The Interactive Advertising Bureau just released a report that throws a lot of excitement and a lot of caution toward the current value of virtual reality advertising and suggests that really, everybody should just figure out what they’re talking about.
Distinguishing between what is VR and what is 360 degree video is a first step according to the report compiled with help from two dozen deep thinkers on the subject.
“As we discussed VR with publishers and advertisers, we wanted to make sure that we were all speaking the same language,” the report says. “Does everyone think of VR in the same way? Are there standard definitions for what constitutes VR? The short answer for both is ‘no.' ”
Definitions aside, there are fascinating opinions about what’s happening, and “innovators and technologists” at companies ranging from AOL and Time to LiveNation and Publicis weighed in.
The report advises against overhyping virtual reality. Consumers could be disappointed that when they finally experience VR that the earth doesn’t really move, or even seem to do more than possibly make them nauseous.
This calm-down approach from an advertising group seems pretty revolutionary to me. I still remember the thrill of that 500 channel cable universe John Malone rhapsodized. Man, when it finally happened, I was crushed!
IAB plans a Q4 VR Summit to explore key issues and ways forward. (That sounds like it will be an interesting event, though given IAB’s anti-hyperbole stance, it’ll probably be just another day away from the office.)
Really, though, I'd like to overhype a bit: VR can be mesmerizing, immersive and emotional. As I noted when I attended a few VR panels at the NAB convention, and in one of them CNN executive producer dubbed VR cameras “the empathy machine.” Empathy seems to be an important operative word.
The report cites one contributor’s recollection of watching “The Displaced,”The New York Times heartbreaking VR about a few of the 30 million children displaced by wars: “As I was watching, I heard a plane overhead and it became louder, and I saw food drops happening. And you could see, as the food fell to the ground, people came running out to grab it. This was one of the most powerful things because it brings all your senses to life. I think VR is one of the most potent empathy engines. When you’re actually feeling like you’re there, you gain a whole new level of empathy for a subject.”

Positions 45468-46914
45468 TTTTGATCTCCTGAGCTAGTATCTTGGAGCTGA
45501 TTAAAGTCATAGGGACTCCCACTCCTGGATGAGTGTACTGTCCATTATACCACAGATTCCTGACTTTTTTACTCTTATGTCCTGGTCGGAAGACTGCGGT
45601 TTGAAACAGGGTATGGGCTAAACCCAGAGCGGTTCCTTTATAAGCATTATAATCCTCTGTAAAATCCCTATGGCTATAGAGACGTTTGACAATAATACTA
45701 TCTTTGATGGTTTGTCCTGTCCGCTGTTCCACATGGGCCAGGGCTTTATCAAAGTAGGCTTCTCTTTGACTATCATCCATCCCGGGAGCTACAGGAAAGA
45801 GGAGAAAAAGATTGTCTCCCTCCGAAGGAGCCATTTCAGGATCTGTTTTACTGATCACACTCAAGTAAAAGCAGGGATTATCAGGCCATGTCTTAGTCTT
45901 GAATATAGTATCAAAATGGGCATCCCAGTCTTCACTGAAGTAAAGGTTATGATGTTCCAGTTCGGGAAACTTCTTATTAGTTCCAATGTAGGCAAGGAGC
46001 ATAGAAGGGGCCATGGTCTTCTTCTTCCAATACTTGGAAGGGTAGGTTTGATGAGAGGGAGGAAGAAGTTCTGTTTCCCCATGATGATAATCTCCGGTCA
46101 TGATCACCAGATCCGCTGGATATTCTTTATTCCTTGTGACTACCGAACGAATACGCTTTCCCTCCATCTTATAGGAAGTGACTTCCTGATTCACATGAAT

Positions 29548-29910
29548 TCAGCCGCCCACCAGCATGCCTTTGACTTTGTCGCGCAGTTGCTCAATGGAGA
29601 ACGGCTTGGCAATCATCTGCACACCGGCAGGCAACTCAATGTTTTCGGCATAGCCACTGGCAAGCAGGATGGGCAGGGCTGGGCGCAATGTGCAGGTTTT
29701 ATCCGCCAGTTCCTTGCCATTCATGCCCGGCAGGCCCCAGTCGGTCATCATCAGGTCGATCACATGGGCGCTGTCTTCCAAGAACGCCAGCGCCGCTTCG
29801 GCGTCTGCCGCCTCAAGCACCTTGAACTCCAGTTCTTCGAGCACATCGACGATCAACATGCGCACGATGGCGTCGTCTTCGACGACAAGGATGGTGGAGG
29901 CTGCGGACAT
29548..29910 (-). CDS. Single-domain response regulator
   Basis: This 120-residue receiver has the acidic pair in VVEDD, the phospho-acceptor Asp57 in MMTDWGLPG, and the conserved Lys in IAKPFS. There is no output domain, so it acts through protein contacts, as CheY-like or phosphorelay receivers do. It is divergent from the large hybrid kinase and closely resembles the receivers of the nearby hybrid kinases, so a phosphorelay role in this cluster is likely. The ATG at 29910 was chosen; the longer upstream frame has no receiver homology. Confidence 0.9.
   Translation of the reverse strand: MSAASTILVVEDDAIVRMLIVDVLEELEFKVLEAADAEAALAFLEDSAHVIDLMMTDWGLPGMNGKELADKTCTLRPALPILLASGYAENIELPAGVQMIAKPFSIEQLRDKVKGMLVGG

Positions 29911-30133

From a marketing and consumer standpoint, though, those VR headsets are just going against the social media trend. Virtual reality watching right now seems to be a solitary experience (plus, in my opinion, a pretty goony solitary experience).
Opera Mediaworks’ Andrew Scharkss and Andrew Dubatowka note in the report that advertisers have to know specifically what they’re doing when they choose virtual reality: “VR requires advertisers to have their use cases and applications in mind before they begin even developing a 360 ad, or any other related assets. VR has to be put front and center and made a priority, and that’s a big shift.”
Finally, how to charge advertisers? Here, the early answer seems to be cost-per-view. Just because I’m interested in emerging lingo, I was interested to read a new (to me) industry initialism. Immersv CEO Mihir Shah suggests charging based on a “gaze-through-rate,” or GTR, which he claims reaches 81% on Immersv’s mobile VR network. If that's typical, that’s a useful piece of cardboard. Gaze on.